We posted on the illegal identities trade involving Syrians and Palestinians in Honduras and Mexico in a NatSecDaily Brief this Memorial Day, weekend in the US, “Does Illegal Identities trade in Mexico and Honduras threaten US National Security?” How problematic that is to global airline security is illustrated by this Air Travel World report on the concern raised by security specialists this week at the Barcelona SITA Air IT Summit, “Fraudulently obtained travel documents a growing security challenge .” The author, Ms. Anne Paylor, wrote:
Matthew Finn, managing director at independent security consultancy AUGMENTIQ, told the SITA Air Transport IT Summit in Barcelona this week that there had been a shift away from people trying to falsify travel documents, but an increase in identity fraud involving genuine but fraudulently obtained passports.
“You can’t assess the risk of a person if you don’t know who they are,” Finn said.
He cited one European Union government as having recently declared that it issued some 6 million passports in 2015. However, it estimated that of these, as many as 650,000—or roughly 10%—were issued to false identities.
Finn of AUGMENTIQ noted how daunting the verification problem is:
“They were genuine documents, but issued to someone who doesn’t exist. The weak link in the chain is the breeder documentation used to establish identity,” Finn said. He pointed out that in many states, particularly failed or fragile states, fake birth certificates and other “breeder” documents are relatively easy to obtain. The integrity of breeder documentation, he said, should be considered as important as the integrity of travel documents themselves.
Finn pointed out that governments and industry need to be able to verify the identity of passengers in order to address security and other challenges.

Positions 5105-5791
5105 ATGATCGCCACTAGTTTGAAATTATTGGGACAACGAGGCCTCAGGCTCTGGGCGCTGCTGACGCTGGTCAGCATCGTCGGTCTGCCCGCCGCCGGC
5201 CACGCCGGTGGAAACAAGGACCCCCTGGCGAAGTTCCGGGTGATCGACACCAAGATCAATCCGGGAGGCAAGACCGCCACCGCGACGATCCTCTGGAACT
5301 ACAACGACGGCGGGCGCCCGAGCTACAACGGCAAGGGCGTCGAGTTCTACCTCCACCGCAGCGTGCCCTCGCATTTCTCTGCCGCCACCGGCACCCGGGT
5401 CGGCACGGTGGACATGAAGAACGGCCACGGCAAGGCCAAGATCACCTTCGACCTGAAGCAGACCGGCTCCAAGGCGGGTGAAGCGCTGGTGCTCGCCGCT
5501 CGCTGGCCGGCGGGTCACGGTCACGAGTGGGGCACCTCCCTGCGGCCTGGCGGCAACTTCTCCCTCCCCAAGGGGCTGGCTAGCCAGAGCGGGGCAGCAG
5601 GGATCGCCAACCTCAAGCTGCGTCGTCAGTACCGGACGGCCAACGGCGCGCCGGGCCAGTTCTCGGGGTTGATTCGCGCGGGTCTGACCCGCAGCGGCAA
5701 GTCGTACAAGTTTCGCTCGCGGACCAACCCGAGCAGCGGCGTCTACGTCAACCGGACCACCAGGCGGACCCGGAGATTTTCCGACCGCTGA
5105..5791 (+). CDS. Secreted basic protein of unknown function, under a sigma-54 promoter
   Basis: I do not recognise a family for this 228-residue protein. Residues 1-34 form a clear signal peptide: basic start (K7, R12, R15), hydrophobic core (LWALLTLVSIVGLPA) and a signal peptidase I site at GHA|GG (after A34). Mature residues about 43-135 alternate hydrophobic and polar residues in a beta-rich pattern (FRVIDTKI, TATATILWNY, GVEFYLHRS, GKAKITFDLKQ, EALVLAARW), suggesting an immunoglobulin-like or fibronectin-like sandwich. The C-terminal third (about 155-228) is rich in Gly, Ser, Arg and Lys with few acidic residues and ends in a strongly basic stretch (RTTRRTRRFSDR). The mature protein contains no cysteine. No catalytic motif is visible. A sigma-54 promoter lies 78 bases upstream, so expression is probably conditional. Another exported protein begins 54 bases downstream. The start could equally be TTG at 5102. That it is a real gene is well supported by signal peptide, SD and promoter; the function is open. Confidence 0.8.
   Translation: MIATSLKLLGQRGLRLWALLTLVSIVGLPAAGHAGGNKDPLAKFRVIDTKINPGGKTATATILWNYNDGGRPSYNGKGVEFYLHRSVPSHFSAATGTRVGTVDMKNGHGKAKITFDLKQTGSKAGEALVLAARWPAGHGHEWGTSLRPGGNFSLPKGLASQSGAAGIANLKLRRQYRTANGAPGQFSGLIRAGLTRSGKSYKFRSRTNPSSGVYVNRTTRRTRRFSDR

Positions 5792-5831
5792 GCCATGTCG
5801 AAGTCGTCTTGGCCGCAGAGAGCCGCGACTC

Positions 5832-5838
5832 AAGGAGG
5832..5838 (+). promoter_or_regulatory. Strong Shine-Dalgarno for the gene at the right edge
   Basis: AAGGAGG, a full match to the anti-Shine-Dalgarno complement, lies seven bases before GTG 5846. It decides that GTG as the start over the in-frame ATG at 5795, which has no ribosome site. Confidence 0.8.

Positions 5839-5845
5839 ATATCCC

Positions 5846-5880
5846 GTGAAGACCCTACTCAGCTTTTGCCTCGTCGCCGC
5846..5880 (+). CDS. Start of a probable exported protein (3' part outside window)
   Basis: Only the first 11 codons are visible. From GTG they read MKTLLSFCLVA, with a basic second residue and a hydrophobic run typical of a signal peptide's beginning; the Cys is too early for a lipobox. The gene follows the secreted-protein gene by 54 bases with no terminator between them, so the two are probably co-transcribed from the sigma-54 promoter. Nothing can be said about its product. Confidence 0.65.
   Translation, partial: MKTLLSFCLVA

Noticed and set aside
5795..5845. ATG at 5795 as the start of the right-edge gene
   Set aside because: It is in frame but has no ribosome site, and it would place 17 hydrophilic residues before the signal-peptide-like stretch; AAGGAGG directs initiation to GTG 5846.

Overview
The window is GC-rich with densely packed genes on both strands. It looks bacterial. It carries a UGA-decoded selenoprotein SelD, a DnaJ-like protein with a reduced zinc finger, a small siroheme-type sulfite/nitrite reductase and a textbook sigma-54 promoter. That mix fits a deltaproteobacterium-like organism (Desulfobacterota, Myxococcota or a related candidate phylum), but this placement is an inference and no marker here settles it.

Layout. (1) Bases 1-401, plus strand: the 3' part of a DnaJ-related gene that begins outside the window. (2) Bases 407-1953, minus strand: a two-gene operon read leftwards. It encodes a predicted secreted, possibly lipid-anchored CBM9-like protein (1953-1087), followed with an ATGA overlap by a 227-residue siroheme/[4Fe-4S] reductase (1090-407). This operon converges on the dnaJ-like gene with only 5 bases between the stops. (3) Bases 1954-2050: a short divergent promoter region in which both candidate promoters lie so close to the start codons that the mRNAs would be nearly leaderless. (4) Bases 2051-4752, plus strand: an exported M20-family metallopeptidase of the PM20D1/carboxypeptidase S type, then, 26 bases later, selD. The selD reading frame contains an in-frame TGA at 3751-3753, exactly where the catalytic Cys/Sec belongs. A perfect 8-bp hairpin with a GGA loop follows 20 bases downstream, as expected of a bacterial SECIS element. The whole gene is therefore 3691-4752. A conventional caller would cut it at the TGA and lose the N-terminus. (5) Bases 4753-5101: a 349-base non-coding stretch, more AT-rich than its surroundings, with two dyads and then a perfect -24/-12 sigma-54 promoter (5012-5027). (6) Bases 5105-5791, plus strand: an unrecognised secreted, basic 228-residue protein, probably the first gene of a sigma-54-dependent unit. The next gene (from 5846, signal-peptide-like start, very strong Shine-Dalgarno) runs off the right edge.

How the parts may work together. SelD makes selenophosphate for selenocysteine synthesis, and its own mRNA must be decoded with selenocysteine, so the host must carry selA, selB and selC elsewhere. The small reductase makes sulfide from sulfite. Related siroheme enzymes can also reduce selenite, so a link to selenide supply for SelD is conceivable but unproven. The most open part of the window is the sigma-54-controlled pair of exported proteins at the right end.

According to AUGMENTIQ, identity fraud is increasing dramatically and the share of fraudulently obtained genuine travel documents accounts for a growing share—as much as 23% in 2009 (the most recent figures available).
“Our challenge now is more about determining that the document truly belongs to its holder rather than whether the document itself is a forgery or counterfeit,” Finn said.
He also urged much greater collaboration between all stakeholders, pointing out that Interpol holds a database of 57 million lost and stolen ID documents that, if more widely distributed, could help flag cases of ID fraud.
“Where vulnerabilities exist, they will be exploited,” he said. “If there is no confidence in the integrity of the document issuance process, there cannot be any confidence in the authenticity of the document being presented or the veracity of the holder’s identity.”
If we cannot establish a person’s identity, we cannot ascertain the risk he or she may pose to the aviation industry or, indeed, to the countries they are traveling to along the way.
We don’t know whether EgyptAir and the Egyptian Civil Aviation Ministry has availed of the opportunity to run checks of the passenger manifest on Flight 804 against the Interpol data base cited by Finn of AUGMENTIQ. Nor do we know how complete that data base is and the process for updating it. Surely the proportion of false identifications since 2009 has grown with the mass flight from hot spots in the Muslim Ummah since 2011 and the rise of the Islamic State in 2013. The magnitude of false identities using legitimate passports, birth certificates and driver licenses has soared given the Middle East refugee crisis. This has exacerbated the infiltration of Islamic terrorists, among the stream of refugees and migrants, whether in the EU or in the Western Hemisphere. This ATW report illustrates the huge problems confronting the TSA and the DHS ICE in the US given what is already a hot air travel season with massive travel delays and failures to vett screeners, let alone detect possible terrorists.
EDITORS NOTE: This column originally appeared in the NatSecDaily Brief.